I recently found myself reading Luke 9:10-17 again.
It tells of when Jesus miraculously fed 5,000 men with five loaves of bread and two fish. There was probably more people present, when you add the women and kids, but Luke specifically noted the men who were there (maybe because food generally matters more to us men than to others). This was an awe-inspiring moment in the ministry of Jesus. It is one of a handful of miracles that all four Gospel writers include in their Gospels about Him. It demonstrates the compassion, power and deity of Jesus.
I admit, however, when I came to this story, I didn’t approach it with awe. It had become so familiar to me - having read it over and over again - that I planned on rushing straight through it, without giving it a second thought; but things turned out differently.
By the time I reached the end of the story, my confidence in the Bible, as being the living word of God, was reinforced.
God brought fresh insights that spoke directly to the state and situation of my life. He fed me with the five loaves and two fish, and I would love to share with you something from a full basket He graciously supplied.
In Luke 9:13, Jesus commanded His disciples to do something they were inadequate and incapable of doing on their own: "You give them something to eat.” The crowd was large, and their resources were insignificant compared to the need. The immediate supply at hand were two fish and five loaves of bread. How could these 12 men give this crowd something to eat?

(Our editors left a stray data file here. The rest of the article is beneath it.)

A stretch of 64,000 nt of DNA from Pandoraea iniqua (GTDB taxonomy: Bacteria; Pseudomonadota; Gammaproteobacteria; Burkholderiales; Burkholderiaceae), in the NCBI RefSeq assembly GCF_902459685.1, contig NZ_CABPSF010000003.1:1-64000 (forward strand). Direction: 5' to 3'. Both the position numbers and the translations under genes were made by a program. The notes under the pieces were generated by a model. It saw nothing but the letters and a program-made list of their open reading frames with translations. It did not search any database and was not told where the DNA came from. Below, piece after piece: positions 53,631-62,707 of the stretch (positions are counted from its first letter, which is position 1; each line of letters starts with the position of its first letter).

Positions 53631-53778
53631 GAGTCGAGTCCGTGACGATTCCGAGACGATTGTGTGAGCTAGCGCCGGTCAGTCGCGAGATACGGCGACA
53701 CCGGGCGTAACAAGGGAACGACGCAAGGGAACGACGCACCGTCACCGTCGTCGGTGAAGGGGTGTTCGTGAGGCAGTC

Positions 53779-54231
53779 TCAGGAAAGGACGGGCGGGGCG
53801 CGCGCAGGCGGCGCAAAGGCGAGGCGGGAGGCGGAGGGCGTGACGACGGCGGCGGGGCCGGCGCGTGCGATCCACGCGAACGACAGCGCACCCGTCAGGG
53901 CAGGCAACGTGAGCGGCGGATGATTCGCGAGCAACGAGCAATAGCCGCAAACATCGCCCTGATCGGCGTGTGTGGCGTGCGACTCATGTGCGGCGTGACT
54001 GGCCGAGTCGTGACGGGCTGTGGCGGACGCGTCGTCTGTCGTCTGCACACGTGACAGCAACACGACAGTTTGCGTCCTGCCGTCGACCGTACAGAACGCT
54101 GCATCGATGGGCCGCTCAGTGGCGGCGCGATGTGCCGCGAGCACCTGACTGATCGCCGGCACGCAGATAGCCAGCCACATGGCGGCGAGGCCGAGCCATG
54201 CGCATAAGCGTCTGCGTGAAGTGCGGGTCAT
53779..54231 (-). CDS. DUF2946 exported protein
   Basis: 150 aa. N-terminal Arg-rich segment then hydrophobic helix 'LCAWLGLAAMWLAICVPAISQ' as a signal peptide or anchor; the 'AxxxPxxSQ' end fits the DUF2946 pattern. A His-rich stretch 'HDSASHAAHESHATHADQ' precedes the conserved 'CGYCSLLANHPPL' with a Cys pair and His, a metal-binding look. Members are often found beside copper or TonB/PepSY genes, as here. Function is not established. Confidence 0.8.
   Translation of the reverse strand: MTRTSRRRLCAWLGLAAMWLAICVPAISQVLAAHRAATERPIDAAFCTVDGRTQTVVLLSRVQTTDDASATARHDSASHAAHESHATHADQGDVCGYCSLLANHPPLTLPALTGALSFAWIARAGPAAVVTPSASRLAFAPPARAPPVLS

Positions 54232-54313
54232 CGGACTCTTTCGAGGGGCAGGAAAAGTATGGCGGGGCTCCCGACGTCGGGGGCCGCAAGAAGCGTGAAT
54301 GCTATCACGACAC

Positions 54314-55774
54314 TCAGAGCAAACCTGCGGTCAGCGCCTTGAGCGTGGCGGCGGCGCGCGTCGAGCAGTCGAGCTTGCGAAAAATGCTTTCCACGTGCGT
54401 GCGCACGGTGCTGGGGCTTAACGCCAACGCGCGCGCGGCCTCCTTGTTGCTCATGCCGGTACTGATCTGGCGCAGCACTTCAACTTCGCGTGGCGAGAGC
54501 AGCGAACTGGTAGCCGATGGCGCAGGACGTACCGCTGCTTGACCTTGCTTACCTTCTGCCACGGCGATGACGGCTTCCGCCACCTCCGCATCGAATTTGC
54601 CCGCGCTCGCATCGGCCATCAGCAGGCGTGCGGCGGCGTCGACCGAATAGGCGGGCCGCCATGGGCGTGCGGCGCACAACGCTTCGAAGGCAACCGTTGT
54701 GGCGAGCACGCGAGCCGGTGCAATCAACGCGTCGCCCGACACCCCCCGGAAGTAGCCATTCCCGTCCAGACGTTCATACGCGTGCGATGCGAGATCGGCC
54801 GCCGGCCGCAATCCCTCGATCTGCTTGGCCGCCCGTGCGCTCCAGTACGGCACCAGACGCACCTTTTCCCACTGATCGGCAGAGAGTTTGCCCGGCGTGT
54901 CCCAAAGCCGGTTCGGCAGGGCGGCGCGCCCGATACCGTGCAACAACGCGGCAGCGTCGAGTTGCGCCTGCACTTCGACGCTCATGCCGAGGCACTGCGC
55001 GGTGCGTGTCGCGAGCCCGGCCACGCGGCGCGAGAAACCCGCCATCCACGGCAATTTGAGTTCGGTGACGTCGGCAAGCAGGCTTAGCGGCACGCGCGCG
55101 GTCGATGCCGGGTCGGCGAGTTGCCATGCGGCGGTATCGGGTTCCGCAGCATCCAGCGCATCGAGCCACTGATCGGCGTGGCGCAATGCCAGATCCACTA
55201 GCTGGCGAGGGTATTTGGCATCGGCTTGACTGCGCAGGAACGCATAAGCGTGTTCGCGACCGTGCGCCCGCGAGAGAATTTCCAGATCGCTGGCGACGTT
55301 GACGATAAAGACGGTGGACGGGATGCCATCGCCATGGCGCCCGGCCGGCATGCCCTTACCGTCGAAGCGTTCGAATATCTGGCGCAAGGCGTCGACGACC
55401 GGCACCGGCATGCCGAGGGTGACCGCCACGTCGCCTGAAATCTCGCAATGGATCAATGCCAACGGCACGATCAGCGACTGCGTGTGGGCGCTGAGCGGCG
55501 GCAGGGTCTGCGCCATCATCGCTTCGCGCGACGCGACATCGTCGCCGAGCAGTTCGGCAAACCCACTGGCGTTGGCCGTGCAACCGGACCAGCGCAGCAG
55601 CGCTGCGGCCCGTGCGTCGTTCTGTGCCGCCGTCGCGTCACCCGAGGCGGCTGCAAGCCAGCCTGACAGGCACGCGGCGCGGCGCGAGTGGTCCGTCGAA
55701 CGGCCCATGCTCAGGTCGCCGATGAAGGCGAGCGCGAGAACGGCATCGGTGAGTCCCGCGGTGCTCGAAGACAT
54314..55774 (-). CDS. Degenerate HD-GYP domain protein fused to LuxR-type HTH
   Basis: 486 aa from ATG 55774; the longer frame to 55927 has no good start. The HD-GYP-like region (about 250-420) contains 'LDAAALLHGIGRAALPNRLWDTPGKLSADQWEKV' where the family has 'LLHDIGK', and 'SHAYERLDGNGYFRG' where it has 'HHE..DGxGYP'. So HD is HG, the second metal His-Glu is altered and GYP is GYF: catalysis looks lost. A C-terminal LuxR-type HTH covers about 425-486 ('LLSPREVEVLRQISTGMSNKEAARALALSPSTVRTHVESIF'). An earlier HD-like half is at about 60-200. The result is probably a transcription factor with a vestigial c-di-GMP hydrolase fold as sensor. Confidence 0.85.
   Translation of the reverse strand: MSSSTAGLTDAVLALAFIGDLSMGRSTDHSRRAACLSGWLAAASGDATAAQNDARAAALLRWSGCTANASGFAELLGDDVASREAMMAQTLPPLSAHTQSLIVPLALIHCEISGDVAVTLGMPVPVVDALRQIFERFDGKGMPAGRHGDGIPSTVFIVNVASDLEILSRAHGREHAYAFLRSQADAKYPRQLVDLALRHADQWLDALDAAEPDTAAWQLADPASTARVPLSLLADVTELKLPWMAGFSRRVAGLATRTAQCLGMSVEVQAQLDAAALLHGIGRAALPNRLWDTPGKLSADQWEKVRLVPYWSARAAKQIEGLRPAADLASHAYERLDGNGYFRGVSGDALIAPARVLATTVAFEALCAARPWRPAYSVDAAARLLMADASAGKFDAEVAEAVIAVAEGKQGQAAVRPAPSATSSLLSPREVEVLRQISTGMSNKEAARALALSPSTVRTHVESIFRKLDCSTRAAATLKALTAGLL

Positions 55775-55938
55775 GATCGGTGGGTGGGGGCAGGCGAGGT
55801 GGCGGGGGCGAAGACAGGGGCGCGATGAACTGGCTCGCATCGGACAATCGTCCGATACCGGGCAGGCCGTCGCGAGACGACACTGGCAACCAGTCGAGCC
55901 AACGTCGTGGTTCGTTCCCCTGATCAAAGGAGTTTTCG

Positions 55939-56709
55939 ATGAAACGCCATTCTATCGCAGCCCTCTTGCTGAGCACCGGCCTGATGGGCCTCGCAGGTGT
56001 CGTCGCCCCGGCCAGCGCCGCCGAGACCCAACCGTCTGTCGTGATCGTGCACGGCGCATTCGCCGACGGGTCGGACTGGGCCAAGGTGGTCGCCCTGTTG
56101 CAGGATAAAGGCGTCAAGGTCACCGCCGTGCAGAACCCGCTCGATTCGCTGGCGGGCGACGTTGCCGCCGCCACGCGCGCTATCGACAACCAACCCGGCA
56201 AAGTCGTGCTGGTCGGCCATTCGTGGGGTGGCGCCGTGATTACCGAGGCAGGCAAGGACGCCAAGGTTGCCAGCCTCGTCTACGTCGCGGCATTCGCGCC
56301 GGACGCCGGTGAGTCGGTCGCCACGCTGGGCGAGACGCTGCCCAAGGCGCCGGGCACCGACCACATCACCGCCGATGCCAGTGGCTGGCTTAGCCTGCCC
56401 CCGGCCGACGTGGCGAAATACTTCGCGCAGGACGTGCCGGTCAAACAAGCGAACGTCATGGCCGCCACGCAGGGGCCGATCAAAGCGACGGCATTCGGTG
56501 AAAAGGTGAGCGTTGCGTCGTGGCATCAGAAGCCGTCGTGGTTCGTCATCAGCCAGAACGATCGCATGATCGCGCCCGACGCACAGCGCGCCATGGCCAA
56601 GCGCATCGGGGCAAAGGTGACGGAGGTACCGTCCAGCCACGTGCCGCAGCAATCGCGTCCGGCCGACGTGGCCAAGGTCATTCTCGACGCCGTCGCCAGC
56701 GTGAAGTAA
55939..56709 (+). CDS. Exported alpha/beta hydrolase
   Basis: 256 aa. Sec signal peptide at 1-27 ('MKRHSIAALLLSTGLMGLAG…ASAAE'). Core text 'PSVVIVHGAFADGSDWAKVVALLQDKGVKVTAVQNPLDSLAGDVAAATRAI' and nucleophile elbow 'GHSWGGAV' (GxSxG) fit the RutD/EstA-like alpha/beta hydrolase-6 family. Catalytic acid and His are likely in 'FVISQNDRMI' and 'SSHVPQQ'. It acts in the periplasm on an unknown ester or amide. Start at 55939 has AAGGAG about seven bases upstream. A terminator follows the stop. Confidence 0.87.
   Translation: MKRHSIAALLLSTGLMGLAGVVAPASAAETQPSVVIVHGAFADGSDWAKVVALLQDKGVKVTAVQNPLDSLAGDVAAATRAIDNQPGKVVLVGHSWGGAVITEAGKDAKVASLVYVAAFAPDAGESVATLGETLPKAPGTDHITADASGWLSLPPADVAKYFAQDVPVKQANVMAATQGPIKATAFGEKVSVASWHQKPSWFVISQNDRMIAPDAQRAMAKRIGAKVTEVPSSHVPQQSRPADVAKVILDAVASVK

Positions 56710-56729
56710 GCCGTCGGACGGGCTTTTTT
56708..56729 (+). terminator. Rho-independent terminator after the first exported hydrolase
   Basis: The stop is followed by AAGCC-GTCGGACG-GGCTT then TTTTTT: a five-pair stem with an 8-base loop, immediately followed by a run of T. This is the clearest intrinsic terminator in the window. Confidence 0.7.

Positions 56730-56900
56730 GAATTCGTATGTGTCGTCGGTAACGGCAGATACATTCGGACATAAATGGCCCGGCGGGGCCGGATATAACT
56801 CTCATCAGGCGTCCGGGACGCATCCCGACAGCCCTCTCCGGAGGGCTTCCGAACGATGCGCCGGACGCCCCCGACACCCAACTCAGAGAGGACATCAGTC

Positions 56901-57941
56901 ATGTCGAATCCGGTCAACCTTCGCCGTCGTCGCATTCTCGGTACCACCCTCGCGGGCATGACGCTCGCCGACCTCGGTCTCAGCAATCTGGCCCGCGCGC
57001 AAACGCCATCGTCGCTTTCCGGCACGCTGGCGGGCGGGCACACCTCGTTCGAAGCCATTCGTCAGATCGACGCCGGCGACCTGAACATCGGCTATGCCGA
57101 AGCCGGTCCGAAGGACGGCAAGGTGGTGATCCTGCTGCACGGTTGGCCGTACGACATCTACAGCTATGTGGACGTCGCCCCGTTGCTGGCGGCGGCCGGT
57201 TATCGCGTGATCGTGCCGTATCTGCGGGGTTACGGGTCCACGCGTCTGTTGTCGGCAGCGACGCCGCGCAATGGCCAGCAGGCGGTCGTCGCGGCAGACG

Jesus' command was intended to show His disciples their inability and His sovereign, supernatural ability.
Christ did something His disciples couldn't do.
He gave the crowd something to eat. He took the little the disciples had and, having blessed it, multiplied it and fed the multitude to the point that everyone was satisfied. What I find so exciting in this story is that Jesus did the miracle, but He had His disciples "give the people something to eat.” He enabled them to do what they couldn't do earlier; that is, to obey His command.
This is how God works in and through our lives as well. He brings us into situations, where the need is real and pressing, and then commands us to do something we are inadequate and incapable of doing on our own.
In our challenging marriages, God says, “Wives, submit to your own husbands, as to the Lord” (Ephesians 5:22) and “Husbands, love your wives, just as Christ also loved the church and gave Himself for her” (Ephesians 5:25).
When we are being unfairly mistreated, He tells us, “Love your enemies, bless those who curse you, do good to those who hate you, and pray for those who spitefully use you and persecute you” (Matthew 5:44) and “Be forgiving one another, even as God in Christ forgave you” (Ephesians 4:32).
Built-in to God’s commands is that which shows us our weakness and need for Christ and Christ's sufficiency and enabling power to meet the needs at hand.
Both are happening, and we need faith to see it and act upon it. When we surrender our schemings to resolve our own problems and dilemmas in our own strength and wisdom, God acts on the basis of His mercy and grace.
He supplies the resources and enabling to do what He commands us to do.
St. Augustine said, "Lord, command what You will, and will what You command." He demonstrates His power by enabling me to "give them something to eat.” Let’s admit our need for Jesus, turn to Him and trust in Him to demonstrate His sufficient and super-abounding grace through you and me – He will.
“The Lord said to me, ‘My grace is sufficient for you, for My strength is made perfect in weakness.’ Therefore most gladly I will rather boast in my infirmities, that the power of Christ may rest upon me” (2 Corinthians 12:9).